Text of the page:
The average maximum flight time of the missile is approximately 30 seconds, giving it a range of 7,000 meters[4] according to whether it is ground-launched or air-launched. Operators train using the T10K simulator, which is a simple device, that projects a beam of light on a predetermined path on a wall-mounted chart. The operator guides the light beam around the path by means of a small hand joystick, training to gain proficiency to position the beam just above the target five seconds before the end of flight then gently flying the beam, which represents the missile's flight, down on to the target for final impact.

The simulator closely resembles the missile's reaction to signal reception, which has an increasing time delay the further the missile travels.

The missile can be fitted with a three different warheads:

The semi-armour piercing warhead has a delayed action allowing it to penetrate 20 mm of armour then travel 2 meters beyond before exploding.

Service[edit]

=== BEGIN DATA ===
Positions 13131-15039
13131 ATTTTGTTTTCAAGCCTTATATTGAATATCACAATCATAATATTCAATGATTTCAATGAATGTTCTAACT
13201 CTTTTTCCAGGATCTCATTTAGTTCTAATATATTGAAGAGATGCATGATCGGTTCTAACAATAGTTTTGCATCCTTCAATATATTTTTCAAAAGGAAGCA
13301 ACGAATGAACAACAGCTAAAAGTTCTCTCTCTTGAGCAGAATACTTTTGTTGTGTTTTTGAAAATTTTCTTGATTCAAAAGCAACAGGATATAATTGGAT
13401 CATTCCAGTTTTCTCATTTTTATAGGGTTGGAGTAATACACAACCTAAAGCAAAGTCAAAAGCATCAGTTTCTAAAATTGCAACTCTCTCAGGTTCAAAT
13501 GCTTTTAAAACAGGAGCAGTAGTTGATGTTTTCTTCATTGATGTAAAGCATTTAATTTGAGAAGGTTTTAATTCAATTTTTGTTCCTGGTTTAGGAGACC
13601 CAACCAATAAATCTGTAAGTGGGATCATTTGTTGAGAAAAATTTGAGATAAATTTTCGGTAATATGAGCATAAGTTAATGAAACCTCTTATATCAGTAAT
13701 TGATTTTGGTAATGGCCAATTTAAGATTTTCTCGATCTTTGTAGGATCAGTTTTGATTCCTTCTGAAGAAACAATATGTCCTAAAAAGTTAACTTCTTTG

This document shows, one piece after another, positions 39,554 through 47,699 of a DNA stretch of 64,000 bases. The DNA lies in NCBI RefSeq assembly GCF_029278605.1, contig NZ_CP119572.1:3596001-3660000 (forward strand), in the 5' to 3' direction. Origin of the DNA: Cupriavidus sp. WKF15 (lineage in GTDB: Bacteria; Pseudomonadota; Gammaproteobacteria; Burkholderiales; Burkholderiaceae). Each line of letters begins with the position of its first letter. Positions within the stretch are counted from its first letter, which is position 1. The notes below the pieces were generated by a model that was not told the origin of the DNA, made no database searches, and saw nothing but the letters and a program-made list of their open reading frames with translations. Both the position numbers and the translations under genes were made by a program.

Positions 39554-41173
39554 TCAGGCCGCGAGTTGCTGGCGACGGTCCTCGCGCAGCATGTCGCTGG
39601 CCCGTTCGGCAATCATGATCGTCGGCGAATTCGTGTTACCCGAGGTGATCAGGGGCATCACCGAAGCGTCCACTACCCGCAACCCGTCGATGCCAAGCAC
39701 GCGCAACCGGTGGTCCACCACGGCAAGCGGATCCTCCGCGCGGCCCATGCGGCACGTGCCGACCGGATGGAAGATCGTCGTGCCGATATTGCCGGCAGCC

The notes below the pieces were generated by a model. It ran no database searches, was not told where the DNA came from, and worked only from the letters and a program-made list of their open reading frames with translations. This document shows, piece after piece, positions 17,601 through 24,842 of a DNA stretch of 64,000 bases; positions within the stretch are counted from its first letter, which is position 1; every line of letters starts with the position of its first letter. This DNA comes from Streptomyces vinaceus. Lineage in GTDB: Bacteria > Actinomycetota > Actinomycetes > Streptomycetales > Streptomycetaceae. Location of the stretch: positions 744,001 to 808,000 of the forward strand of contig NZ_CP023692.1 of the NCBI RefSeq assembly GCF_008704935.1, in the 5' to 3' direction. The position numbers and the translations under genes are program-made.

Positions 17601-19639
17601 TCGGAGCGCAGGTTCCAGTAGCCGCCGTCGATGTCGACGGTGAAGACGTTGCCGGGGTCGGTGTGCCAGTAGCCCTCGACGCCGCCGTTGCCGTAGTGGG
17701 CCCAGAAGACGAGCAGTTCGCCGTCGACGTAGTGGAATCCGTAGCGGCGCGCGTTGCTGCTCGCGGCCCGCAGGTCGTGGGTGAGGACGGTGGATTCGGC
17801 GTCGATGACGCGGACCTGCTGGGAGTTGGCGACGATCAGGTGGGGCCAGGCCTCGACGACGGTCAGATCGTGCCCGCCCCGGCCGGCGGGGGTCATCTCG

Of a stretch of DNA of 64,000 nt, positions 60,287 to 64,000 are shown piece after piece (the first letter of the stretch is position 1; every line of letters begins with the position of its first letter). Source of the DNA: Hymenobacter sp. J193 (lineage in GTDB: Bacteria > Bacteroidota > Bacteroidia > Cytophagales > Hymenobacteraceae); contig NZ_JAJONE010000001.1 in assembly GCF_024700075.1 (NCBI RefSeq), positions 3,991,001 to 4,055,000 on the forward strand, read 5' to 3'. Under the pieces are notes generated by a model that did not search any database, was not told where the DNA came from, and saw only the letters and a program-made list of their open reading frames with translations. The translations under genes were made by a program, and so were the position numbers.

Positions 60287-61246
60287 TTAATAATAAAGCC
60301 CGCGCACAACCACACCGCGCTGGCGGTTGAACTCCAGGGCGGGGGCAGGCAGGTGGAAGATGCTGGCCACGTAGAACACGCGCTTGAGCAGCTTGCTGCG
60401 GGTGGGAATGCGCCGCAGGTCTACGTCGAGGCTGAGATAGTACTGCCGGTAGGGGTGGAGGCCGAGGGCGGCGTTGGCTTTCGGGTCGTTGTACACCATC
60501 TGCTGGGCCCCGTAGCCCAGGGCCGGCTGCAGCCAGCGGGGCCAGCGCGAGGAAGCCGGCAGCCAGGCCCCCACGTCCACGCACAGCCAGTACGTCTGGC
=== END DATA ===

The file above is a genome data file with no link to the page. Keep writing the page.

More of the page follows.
The AS.12 originally entered service with the French Navy in 1960 in the air to surface role against ships and submarines on the surface. In 1966 the French Navy did an evaluation of the SS.11(M) and SS.12(M) from the fast patrol boat La Combattante.[1] In 1966, the Libyan Navy ordered three fast patrol boats from Vosper (Sebha, Sirte and Susa). Delivered in 1968, these were the first operational naval vessels to be armed with AS.12(M) with four launch rails on each side of the vessel's bridge.[5] The Libyan fast patrol boats proved to be a very low cost way to give long range heavy firepower to small naval vessels. Other navies soon followed Libya and bought the SS.12(M) and SS.11(M) for their light naval vessels; among them Brunei, Ethiopia, France, Greece, Ivory Coast, Senegal, and Tunisia. Sweden bought the SS.12(M) (designated the Robot 54) as a heavier support for the SS.11(M) (designated Robot 52). NORD also developed a ten missile trainable launcher for either the AS.11(M) or AS.12(M) which was sold in numbers due to its cost effective firepower.[1]